🏀 Good morning! With the 2019-20 NBA campaign set to tip-off this evening, I've put together a full season preview for ya.
Question: What do people who don't watch sports do with their lives?! I seriously don't understand.
Today's word count: 1,385 words (5 minutes).
Illustration: Eniola Odetunde/Axios
Unicorns have roamed NBA pastures for years, transforming the sport of basketball with their unique blend of size, skill and athleticism.
The intrigue: These generational big men have started to come of age, graduating from "he's going to be an MVP candidate one day" to, well, MVP candidates.
By the numbers: In 2015-16, there were zero players 6-feet-10-inches or taller who were used as the ball handler in the pick-and-roll at least 200 times. By 2017-18, there were 3 (Antetokounmpo, Simmons, Kevin Durant).
The big picture: The rise of the unicorn is about far more than the talents of those individuals. Their versatility has changed the rules of the game, allowing teams to play "small-ball" with a slew of big men.
The bottom line: The "Unicorn Era" has been defined by the players listed above, but it's ultimately a reimagining of what's possible for all players (and not just in the NBA) — a renewed sense of creativity in a sport that suddenly feels boundless.
Go deeper: Conference imbalance could haunt the West this season (SB Nation)
Illustration: Eniola Odetunde/Axios
It's been 8 years since a team other than the Warriors or Spurs won the Western Conference. That's bound to change this season, and 2 of the teams that will be battling for supremacy play in the same city.
The Lakers: It's James, Davis and … an assortment of role players (unless Kyle Kuzma makes a leap).
The Clippers: While the Lakers were forced to blow up their roster to acquire Davis, the Clippers were able to acquire Kawhi Leonard and Paul George while keeping much of their roster intact.
The big picture: While title contenders are only just now returning to the City of Angels, it's been the center of the NBA universe for a while now.
In an attempt to predict the upcoming season's best players, Axios, TrueHoop and machine learning experts, Harrison Chase and Anthony Liu, have partnered to present the "2020 BPM projections."
How it works: Chase and Liu built smart models to predict a player's Box Plus-Minus (BPM) — similar to Real Plus-Minus — for the upcoming season.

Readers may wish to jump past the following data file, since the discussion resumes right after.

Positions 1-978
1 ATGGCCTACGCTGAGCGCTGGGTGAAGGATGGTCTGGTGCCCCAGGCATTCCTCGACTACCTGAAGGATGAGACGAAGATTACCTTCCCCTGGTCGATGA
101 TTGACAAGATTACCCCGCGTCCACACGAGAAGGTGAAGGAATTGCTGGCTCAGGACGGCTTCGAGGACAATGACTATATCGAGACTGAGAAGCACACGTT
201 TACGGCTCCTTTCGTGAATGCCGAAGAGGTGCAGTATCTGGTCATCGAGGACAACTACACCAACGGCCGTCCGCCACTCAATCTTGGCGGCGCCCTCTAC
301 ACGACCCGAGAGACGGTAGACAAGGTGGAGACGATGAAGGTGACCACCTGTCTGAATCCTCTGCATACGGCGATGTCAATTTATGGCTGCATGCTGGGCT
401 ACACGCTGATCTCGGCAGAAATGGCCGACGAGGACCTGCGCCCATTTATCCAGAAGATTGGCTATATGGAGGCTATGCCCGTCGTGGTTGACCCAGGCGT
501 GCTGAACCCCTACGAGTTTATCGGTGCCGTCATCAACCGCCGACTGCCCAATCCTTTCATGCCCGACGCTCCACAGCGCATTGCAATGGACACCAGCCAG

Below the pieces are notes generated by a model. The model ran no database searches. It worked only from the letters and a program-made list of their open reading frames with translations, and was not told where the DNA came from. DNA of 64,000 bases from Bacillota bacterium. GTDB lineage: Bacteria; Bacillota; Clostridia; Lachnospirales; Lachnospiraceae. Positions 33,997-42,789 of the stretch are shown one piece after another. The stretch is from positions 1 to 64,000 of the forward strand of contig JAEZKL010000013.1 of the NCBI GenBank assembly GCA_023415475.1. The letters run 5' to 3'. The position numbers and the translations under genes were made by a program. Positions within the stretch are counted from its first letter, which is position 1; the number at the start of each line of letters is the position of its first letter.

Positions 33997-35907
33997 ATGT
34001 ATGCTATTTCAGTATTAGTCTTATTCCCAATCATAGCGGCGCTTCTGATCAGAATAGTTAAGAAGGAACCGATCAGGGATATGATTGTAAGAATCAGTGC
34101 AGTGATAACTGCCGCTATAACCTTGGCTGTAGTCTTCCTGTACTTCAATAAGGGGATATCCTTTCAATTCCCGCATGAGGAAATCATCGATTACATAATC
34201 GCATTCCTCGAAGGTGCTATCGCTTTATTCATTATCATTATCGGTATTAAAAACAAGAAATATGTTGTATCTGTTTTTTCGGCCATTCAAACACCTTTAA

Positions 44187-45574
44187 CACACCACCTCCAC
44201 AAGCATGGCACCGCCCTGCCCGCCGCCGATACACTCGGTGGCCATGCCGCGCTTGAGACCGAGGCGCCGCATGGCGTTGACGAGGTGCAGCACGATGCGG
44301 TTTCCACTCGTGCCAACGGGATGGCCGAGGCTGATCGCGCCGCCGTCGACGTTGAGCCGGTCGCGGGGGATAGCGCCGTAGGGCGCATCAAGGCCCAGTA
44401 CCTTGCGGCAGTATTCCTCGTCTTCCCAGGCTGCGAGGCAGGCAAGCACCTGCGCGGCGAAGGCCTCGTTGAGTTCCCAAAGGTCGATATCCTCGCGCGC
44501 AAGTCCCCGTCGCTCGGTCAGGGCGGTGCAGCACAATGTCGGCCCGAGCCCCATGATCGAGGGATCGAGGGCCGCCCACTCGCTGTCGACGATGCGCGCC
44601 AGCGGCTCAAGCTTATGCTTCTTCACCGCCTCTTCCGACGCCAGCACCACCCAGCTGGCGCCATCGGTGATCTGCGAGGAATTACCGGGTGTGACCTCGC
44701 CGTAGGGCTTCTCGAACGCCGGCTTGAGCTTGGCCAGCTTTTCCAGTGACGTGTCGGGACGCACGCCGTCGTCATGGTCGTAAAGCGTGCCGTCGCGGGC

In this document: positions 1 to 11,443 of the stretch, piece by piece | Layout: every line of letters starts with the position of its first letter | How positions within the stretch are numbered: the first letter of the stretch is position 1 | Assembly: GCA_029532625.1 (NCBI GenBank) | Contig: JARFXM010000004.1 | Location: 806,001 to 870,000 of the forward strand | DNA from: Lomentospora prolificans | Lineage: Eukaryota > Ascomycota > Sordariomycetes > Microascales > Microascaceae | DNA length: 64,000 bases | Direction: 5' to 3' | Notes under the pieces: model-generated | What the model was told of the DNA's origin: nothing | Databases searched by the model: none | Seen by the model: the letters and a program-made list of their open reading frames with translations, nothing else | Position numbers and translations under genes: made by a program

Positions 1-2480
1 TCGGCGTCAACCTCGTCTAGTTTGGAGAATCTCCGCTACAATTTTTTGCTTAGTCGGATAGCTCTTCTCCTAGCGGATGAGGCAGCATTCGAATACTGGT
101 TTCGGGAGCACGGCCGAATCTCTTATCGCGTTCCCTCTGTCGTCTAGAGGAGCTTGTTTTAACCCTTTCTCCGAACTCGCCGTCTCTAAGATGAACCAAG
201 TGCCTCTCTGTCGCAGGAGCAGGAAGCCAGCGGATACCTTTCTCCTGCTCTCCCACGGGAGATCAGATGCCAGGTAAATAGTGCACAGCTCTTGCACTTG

The results: Above are the top 20 projected players for the 2019-20 season based on Chase and Liu's model.
Go deeper: We made a table with BPM projections for every single player in the NBA because we love you. Explore it.
In many ways, defense is the last true eye test in basketball. Sure, there are a handful of metrics that exist, but none of them tell the full story.
Why it matters: I've been thinking about this a lot, and I'm fairly confident that a solid understanding of who can guard and who can't is the biggest edge in all of sports betting.
Illustration: Aïda Amer/Axios
The NBA is bracing for a wave of pro-Hong Kong protests during the opening week of its season thanks to the league's showdown with China over free speech, writes Axios' Marisa Fernandez.
The big picture: "[T]here's no one or good solution for the NBA," writes The Ringer's John Gonzalez.
The bottom line: If the protests are widespread or visible, it could force Chinese censors to black out games.
Answer at the bottom.
By spurning the Lakers for the Clippers, Kawhi Leonard brought parity to the NBA — and left the league without a bona fide "Big 3" for the first time since Kevin Garnett joined Paul Pierce and Ray Allen in Boston 12 years ago.
The bottom line: "If there was ever a time for 'NBA Jam' to be recreated for all of us to have a reason to rush to the arcade, it would be now," writes SI's Khadrice Rollins.
The NBA's underlying issue with sleep deprivation (Baxter Holmes, ESPN)
"Some in the league ... have begun to suspect that the toll extracted by the NBA grind — ... the circadian disruptions, the six to eight months of travel across time zones — is not fully appreciated. Some of those specialists have begun compiling data. And that data suggests that sleep deprivation is the NBA's silent scourge."
The death of long-term planning in the NBA (Michael Pina, SB Nation)
"Some teams that used to project six, seven, eight years down the road no longer try. Three, four, five-year forecasts are standard endeavors, but even with guaranteed rookie-scale contracts as long as they are, long-term plans have become a dead sprint into the abyss."
Eat, pray, Kevin Love (Alex Wong, NYT)
"Coming off a losing season with the Cleveland Cavaliers, Love found what he had been missing: time to travel."
Who you got? Reply in the comments with your picks.
Kendall "Might need to move to L.A." Baker
Trivia answer: John Wall, Kyrie Irving, Anthony Davis, Anthony Bennett, Andrew Wiggins, Karl-Anthony Towns, Ben Simmons, Markelle Fultz, Deandre Ayton, Zion Williamson